Why do we die?

I was listening to the Infinite Monkey Cage  on Radio 4 with Brian Cox and Robin Ince.  I’m normally at work when it is on and so it was a rare treat.  Yes, I know it is available as a download and I would certainly recommend it if you haven’t had the chance to hear it. 

They were talking about how to define if something is alive or dead and why animals and plants die.  There were lots of very circular arguments and plenty of laughter to go with them.  That’s the point of the show.  The general conclusion from the studio panel was that death had something to do with sex, or at least procreation as all evolution does.

Of course my mind wandered and I got to thinking that if immortality was an evolutionary advantage then surely some species would have cracked it by now.  There are some animals and plants that live an awfully long time by our standards but not for ever and so I quickly came to the conclusion that it must be death that has the advantage and not immortality but how can this be?  How can the act of not surviving help your species to survive?

Evolution is often referred to as an arms race where competing species need to strive constantly to be one step ahead of each other.  The hunter gets faster or more cunning while the hunted gets even faster or harder to swallow.  Species evolve with each other to the point where they are caught in their own symbiotic existence with neither being able to live truly without the other.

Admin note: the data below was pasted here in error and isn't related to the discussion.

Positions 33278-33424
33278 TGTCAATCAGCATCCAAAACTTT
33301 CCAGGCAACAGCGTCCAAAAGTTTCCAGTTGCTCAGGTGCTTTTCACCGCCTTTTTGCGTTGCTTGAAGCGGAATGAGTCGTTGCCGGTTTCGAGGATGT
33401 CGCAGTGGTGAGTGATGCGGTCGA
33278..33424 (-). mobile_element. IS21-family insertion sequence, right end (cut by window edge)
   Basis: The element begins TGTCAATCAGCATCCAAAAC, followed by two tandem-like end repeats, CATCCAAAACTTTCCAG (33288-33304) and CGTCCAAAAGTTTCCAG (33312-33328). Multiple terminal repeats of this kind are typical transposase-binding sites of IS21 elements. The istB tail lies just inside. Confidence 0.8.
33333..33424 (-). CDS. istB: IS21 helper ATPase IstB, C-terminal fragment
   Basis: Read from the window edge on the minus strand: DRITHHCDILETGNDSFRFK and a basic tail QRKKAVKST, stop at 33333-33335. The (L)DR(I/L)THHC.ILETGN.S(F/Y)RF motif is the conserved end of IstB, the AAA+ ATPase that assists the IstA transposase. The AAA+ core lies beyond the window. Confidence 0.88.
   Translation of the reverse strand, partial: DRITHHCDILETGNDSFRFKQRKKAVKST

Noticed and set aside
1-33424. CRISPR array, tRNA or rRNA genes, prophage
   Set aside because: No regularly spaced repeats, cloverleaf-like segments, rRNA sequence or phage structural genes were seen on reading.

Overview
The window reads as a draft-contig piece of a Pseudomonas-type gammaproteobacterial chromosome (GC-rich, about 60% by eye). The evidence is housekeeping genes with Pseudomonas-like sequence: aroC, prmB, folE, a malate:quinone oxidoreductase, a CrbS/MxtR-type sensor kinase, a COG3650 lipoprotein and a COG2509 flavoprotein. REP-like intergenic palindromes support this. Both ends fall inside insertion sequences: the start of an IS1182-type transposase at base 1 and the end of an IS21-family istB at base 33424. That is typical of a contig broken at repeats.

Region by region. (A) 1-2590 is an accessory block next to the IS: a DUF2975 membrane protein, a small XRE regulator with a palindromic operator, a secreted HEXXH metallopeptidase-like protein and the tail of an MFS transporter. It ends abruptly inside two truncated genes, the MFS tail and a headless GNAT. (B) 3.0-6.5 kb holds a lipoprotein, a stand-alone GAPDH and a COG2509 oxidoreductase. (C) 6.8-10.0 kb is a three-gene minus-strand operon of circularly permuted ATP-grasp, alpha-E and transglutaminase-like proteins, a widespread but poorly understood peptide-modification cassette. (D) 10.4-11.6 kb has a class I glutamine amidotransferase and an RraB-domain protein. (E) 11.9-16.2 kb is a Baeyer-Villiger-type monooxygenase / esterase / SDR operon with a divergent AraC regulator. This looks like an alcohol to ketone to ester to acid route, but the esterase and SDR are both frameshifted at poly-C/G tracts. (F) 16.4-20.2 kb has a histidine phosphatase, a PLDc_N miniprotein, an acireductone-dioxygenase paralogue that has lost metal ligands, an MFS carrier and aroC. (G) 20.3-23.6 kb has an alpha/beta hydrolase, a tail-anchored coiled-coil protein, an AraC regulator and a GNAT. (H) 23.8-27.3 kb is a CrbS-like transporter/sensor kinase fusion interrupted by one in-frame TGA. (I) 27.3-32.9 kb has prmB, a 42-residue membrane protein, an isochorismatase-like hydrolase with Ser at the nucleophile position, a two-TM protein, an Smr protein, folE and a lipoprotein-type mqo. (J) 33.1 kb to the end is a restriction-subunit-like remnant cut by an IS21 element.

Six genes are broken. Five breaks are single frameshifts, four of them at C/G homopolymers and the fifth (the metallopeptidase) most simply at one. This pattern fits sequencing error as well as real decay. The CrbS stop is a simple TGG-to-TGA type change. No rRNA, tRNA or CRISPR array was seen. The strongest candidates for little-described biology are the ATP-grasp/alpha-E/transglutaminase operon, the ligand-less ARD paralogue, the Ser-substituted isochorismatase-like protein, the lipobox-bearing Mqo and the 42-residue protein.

But this arms race depends upon changes in the genetic make-up of species that are passed on through the reproductive cycle.  Animals and plants need to breed and procreate in order to give birth to the next generation that can out run or out smart its predators.  So if you were a species that was immortal, your current crop would be consuming all the resource that any new offspring would require yet would have all of the outdated genetic material within its cells.  They would be last season’s model and if all available resource was being consumed there would be little or no incentive to replicate. Any mutated predator that came along with even the slightest of advantage would be devastating indeed.

So long ago all species must have been selected for the very characteristics that make them get less able to breed as they get older and to eventually die.   Once reproduction is complete and you have more than replaced yourself then, from a biological and evolutionary standpoint you are surplus to requirements.

A sobering thought that could explain why most of my bodily functions are now heading south and why I won’t be living forever.

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